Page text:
TORONTO – It’s almost time for Canadians to “spring forward” and turn their clocks ahead one hour this weekend for the start of daylight time.
And sleep-deprived people could be hit hard by the change this weekend.
Dr. Reshma Amin is a sleep physician at the Hospital for Sick Children in Toronto.
She says adults who get fewer than seven to eight hours of sleep each night will be affected more than those with regular sleep schedules.
Dr. Amin says people should gradually shift bedtime and wake times for a few days before the time change.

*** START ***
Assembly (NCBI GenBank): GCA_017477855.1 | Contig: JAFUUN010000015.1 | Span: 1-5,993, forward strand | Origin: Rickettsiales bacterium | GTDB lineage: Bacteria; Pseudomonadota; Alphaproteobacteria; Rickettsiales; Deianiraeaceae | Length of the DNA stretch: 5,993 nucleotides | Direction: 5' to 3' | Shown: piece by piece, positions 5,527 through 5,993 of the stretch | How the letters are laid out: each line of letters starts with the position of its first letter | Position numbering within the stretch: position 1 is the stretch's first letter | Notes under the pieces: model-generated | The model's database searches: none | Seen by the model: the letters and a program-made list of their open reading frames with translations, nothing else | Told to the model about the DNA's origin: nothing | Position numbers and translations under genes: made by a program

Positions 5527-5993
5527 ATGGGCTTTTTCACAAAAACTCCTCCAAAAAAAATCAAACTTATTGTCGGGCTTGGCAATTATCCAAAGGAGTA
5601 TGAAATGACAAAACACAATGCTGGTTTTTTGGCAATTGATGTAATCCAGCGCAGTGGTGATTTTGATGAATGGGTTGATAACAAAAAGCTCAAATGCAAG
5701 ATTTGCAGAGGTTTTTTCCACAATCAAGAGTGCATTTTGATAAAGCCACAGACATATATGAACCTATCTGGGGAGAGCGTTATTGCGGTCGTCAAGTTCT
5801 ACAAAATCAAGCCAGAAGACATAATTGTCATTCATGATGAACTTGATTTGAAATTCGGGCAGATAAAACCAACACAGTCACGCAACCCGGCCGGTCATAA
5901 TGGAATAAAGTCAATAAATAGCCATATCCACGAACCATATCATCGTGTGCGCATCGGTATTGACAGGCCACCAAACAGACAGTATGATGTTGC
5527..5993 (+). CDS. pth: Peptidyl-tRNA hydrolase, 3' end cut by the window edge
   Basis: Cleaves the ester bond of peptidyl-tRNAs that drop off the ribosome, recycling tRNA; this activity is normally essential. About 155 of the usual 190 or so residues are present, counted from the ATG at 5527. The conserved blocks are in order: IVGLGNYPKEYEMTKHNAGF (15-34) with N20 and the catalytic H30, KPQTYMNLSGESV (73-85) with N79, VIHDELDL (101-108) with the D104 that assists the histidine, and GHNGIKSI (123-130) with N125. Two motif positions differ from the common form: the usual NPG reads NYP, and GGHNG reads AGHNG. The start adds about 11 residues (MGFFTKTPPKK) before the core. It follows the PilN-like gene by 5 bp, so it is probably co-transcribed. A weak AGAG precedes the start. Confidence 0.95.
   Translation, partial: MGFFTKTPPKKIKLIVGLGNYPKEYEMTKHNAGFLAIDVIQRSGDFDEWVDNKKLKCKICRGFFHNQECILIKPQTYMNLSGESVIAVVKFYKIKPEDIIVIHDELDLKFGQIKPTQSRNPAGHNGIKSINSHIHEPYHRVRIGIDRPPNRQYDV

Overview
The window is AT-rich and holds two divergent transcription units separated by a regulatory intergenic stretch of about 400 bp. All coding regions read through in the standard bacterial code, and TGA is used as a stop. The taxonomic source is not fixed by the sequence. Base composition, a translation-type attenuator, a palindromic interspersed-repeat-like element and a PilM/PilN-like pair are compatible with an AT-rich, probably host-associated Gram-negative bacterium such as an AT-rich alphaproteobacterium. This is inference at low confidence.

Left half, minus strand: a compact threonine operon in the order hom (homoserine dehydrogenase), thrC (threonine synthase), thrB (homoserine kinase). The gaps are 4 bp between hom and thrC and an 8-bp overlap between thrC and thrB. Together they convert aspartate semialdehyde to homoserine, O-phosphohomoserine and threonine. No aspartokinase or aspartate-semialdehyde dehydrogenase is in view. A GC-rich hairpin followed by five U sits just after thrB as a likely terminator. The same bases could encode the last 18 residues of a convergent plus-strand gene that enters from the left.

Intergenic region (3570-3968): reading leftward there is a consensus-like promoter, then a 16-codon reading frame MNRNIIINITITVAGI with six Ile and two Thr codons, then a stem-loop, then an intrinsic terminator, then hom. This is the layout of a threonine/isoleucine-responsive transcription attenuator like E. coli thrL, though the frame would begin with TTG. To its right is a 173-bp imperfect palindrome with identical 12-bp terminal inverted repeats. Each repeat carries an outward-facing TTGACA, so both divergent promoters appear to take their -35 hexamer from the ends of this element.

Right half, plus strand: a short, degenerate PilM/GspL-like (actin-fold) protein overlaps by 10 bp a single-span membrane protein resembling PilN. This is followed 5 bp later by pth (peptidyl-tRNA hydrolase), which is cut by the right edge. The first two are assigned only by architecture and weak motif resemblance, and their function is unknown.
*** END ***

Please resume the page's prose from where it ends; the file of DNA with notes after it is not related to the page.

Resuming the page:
She says it’s easier to go to bed 15 minutes earlier each night to help make up for the hour of sleep lost.
Jennifer Garden is founder of Vancouver-based Sleepdreams which specializes in sleep consultations for kids.
Garden says it’s important to develop good sleep hygiene.
That includes sleeping in a dark room about two or three degrees cooler than normal room temperature.
Garden says when people are falling asleep their body temperature cools.
And if the room is too hot, the body’s temperature can’t get down to where it needs to be to fall asleep.
Fire Services would also like to remind Canadians to check that smoke and carbon monoxide detectors are working correctly and replace batteries if need be.